Through the sixties, Mayer documented the relationship between inactivity and the overweight. He noted that fat high-school girls ate “several hundred calories less” than lean classmates. “The laws of thermodynamics were, however, not flouted by this finding,” he wrote, because the obese girls expended less energy than the lean: They were much less active; they spent four times as many hours watching television. Mayer also studied infants. “The striking phenomenon is that the fatter babies were quiet, placid babies that had moderate intake,” Mayer reported, “whereas the babies who had the highest intake tended to be very thin babies, cried a lot, moved a lot, and became very tense.” Thus, Mayer concluded, “some individuals are born very quiet, inactive, and placid and with moderate intake get fat, and some individuals from the very beginning are very active and do not get particularly fat even with high intakes.”
It was Mayer who pioneered the now-ubiquitous practice of implicating sedentary living as the “most important factor” leading to obesity and the chronic diseases that accompany it. Modern Americans, said Mayer, were inert compared with their “pioneer forebears” who were “constantly engaged in hard physical labor.” Every modern convenience, by this logic, from power windows to the electric toothbrush, only serves to minimize the calories we expend. “The development of obesity,” Mayer wrote in 1968, “is to a large extent the result of the lack of foresight of a civilization which spends tens of billions annually on cars, but is unwilling to include a swimming pool and tennis courts in the plans of every high school.”
Mayer’s hypothesis always had shortcomings, but they were ignored for the same reasons they still are—who wants to openly question the idea that physical activity is a panacea? The first issue is a logical one: That conclusion that the fatter we are, the more sedentary we’re likely to be is actually a correlation; it tells us nothing about what is cause and what is effect. “It is a common observation,” noted Rony in 1941, “that many obese persons are lazy, i.e., show decreased impulse to muscle activity. This may be, in part, an effect that excess weight would have on the activity impulse of any normal person.” Equally possible is that obesity and physical inactivity are both symptoms of the same underlying cause.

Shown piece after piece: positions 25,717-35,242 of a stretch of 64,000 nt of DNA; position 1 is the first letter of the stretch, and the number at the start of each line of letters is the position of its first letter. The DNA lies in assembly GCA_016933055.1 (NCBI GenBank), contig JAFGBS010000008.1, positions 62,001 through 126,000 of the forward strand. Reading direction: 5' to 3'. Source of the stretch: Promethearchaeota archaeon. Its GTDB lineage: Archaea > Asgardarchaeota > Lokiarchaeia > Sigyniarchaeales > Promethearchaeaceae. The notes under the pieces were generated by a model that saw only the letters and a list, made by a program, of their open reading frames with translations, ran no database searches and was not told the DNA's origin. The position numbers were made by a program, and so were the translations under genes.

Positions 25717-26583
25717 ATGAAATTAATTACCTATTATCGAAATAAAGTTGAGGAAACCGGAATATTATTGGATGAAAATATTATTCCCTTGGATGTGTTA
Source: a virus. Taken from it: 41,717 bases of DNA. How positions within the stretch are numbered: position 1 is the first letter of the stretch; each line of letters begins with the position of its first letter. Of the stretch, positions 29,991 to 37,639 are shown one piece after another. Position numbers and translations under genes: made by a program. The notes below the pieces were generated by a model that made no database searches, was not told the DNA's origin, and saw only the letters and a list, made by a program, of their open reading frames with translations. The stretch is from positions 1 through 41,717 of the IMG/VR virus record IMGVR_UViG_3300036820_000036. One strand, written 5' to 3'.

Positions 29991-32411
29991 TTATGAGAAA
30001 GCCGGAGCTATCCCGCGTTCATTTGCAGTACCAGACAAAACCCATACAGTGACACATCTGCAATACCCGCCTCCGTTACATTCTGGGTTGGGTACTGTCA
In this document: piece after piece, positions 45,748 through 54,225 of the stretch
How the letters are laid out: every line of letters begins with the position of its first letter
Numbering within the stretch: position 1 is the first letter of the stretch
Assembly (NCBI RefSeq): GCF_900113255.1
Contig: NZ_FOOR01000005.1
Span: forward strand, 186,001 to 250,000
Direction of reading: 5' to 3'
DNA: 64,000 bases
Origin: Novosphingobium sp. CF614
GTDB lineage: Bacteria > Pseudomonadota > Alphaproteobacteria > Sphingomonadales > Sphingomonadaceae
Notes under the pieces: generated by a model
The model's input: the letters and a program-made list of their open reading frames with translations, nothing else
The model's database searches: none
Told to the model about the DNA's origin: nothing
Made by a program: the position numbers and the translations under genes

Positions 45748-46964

The one thing that might be said about exercise with certainty is that it tends to make us hungry. Maybe not immediately, but eventually. Burn more calories and the odds are very good that we’ll consume more as well.
This logical problem was then obscured by Mayer’s all-out attack on the role of hunger. Mayer acknowledged that exercise could make us hungrier, but he said it wasn’t necessarily the case. This was the heart of Mayer’s message—a purported loophole in the relationship between appetite and physical activity. “If exercise is decreased below a certain point, food intake no longer decreases,” said Mayer. “In other words, walking one half-hour a day may be equivalent to only four slices of bread, but if you don’t walk the half-hour, you still want to eat the four slices.”
Mayer based this conclusion on two (and only two) of his own studies from the mid-fifties. The first purported to demonstrate that laboratory rats exercised for a few hours every day will eat less than rats that don’t exercise at all. But this would never be replicated. In more recent experiments, the more rats run the more rats eat; weights remain unchanged. And when rats are retired from these exercise programs, they eat more than ever and gain weight with age more rapidly than rats that were allowed to remain sedentary. With hamsters and gerbils, exercise increases body weight and body-fat percentage. So exercising makes these particular rodents fatter, not leaner.
Mayer’s second study was an assessment of the diet, physical activity, and weights of workers and merchants at a mill in West Bengal, India. This article is still cited—by the Institute of Medicine, for instance—as perhaps the only existing evidence that physical activity and appetite do not necessarily go hand in hand. But it, too, has never been replicated, despite (or perhaps because of) a half-century of improvements in methods of assessing diet and energy expenditure in humans.
It helped that Mayer promoted his pro-exercise message with a fervor akin to a moral crusade. In 1966, Mayer was the primary author of a U.S. Public Health Service report advocating increased physical activity along with diet as the best way to lose weight. In 1969, Mayer chaired Richard Nixon’s White House Conference on Food, Nutrition, and Health. “The successful treatment of obesity must involve far-reaching changes in lifestyle,” the conference report concludes. “These changes include alterations of dietary patterns and patterns of physical activity.” In 1972, Mayer began writing a syndicated newspaper column on nutrition: Exercise, Mayer now wrote, sounding suspiciously like a diet doctor selling a patent claim, will make “weight melt away faster,” and “contrary to popular belief, exercise won’t stimulate your appetite.”